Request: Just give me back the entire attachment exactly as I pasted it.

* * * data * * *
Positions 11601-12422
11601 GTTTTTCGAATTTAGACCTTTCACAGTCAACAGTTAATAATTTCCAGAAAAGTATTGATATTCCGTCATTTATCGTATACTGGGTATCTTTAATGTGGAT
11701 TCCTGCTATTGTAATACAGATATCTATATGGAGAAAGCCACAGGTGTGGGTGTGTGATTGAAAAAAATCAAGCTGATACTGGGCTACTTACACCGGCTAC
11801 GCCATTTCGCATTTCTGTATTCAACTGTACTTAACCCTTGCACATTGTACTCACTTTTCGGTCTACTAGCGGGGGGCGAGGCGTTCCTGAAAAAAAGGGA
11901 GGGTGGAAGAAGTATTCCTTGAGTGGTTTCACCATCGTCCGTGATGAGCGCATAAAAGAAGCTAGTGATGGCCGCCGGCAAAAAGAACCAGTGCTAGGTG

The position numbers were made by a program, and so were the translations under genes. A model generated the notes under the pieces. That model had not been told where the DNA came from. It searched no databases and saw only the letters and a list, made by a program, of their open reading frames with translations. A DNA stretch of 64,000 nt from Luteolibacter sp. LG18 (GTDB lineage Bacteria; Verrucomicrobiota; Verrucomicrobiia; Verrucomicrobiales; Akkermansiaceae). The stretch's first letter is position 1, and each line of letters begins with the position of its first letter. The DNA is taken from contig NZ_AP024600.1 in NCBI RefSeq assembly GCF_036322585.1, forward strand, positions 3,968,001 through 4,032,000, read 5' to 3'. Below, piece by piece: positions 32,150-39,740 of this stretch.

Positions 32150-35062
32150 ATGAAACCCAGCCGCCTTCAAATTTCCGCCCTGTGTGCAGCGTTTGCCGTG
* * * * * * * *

Positions 11601-12422
11601 GTTTTTCGAATTTAGACCTTTCACAGTCAACAGTTAATAATTTCCAGAAAAGTATTGATATTCCGTCATTTATCGTATACTGGGTATCTTTAATGTGGAT
11701 TCCTGCTATTGTAATACAGATATCTATATGGAGAAAGCCACAGGTGTGGGTGTGTGATTGAAAAAAATCAAGCTGATACTGGGCTACTTACACCGGCTAC
11801 GCCATTTCGCATTTCTGTATTCAACTGTACTTAACCCTTGCACATTGTACTCACTTTTCGGTCTACTAGCGGGGGGCGAGGCGTTCCTGAAAAAAAGGGA
11901 GGGTGGAAGAAGTATTCCTTGAGTGGTTTCACCATCGTCCGTGATGAGCGCATAAAAGAAGCTAGTGATGGCCGCCGGCAAAAAGAACCAGTGCTAGGTG

The position numbers were made by a program, and so were the translations under genes. A model generated the notes under the pieces. That model had not been told where the DNA came from. It searched no databases and saw only the letters and a list, made by a program, of their open reading frames with translations. A DNA stretch of 64,000 nt from Luteolibacter sp. LG18 (GTDB lineage Bacteria; Verrucomicrobiota; Verrucomicrobiia; Verrucomicrobiales; Akkermansiaceae). The stretch's first letter is position 1, and each line of letters begins with the position of its first letter. The DNA is taken from contig NZ_AP024600.1 in NCBI RefSeq assembly GCF_036322585.1, forward strand, positions 3,968,001 through 4,032,000, read 5' to 3'. Below, piece by piece: positions 32,150-39,740 of this stretch.

Positions 32150-35062
32150 ATGAAACCCAGCCGCCTTCAAATTTCCGCCCTGTGTGCAGCGTTTGCCGTG